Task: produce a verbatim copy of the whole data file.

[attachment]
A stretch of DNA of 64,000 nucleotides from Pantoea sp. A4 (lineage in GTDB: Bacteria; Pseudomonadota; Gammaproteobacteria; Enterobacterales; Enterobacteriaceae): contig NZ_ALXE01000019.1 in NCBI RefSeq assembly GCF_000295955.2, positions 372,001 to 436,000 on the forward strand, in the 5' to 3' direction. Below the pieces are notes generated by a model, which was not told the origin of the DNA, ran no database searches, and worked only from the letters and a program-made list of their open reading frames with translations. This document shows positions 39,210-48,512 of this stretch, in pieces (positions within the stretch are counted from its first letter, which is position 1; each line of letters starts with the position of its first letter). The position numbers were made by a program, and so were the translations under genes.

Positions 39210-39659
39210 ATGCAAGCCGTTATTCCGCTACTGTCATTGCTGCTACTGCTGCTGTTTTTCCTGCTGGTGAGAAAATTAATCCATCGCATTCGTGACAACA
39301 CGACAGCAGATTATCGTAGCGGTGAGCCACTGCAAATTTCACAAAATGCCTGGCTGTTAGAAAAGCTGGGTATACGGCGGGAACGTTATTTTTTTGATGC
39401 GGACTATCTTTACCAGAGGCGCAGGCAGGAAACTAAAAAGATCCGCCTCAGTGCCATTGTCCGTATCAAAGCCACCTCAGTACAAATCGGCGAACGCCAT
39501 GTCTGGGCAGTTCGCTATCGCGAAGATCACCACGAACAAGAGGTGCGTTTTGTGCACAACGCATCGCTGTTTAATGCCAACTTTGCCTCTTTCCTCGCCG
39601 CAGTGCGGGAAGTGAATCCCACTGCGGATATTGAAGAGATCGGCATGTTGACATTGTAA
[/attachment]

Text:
A stretch of DNA of 64,000 nucleotides from Pantoea sp. A4 (lineage in GTDB: Bacteria; Pseudomonadota; Gammaproteobacteria; Enterobacterales; Enterobacteriaceae): contig NZ_ALXE01000019.1 in NCBI RefSeq assembly GCF_000295955.2, positions 372,001 to 436,000 on the forward strand, in the 5' to 3' direction. Below the pieces are notes generated by a model, which was not told the origin of the DNA, ran no database searches, and worked only from the letters and a program-made list of their open reading frames with translations. This document shows positions 39,210-48,512 of this stretch, in pieces (positions within the stretch are counted from its first letter, which is position 1; each line of letters starts with the position of its first letter). The position numbers were made by a program, and so were the translations under genes.

Positions 39210-39659
39210 ATGCAAGCCGTTATTCCGCTACTGTCATTGCTGCTACTGCTGCTGTTTTTCCTGCTGGTGAGAAAATTAATCCATCGCATTCGTGACAACA
39301 CGACAGCAGATTATCGTAGCGGTGAGCCACTGCAAATTTCACAAAATGCCTGGCTGTTAGAAAAGCTGGGTATACGGCGGGAACGTTATTTTTTTGATGC
39401 GGACTATCTTTACCAGAGGCGCAGGCAGGAAACTAAAAAGATCCGCCTCAGTGCCATTGTCCGTATCAAAGCCACCTCAGTACAAATCGGCGAACGCCAT
39501 GTCTGGGCAGTTCGCTATCGCGAAGATCACCACGAACAAGAGGTGCGTTTTGTGCACAACGCATCGCTGTTTAATGCCAACTTTGCCTCTTTCCTCGCCG
39601 CAGTGCGGGAAGTGAATCCCACTGCGGATATTGAAGAGATCGGCATGTTGACATTGTAA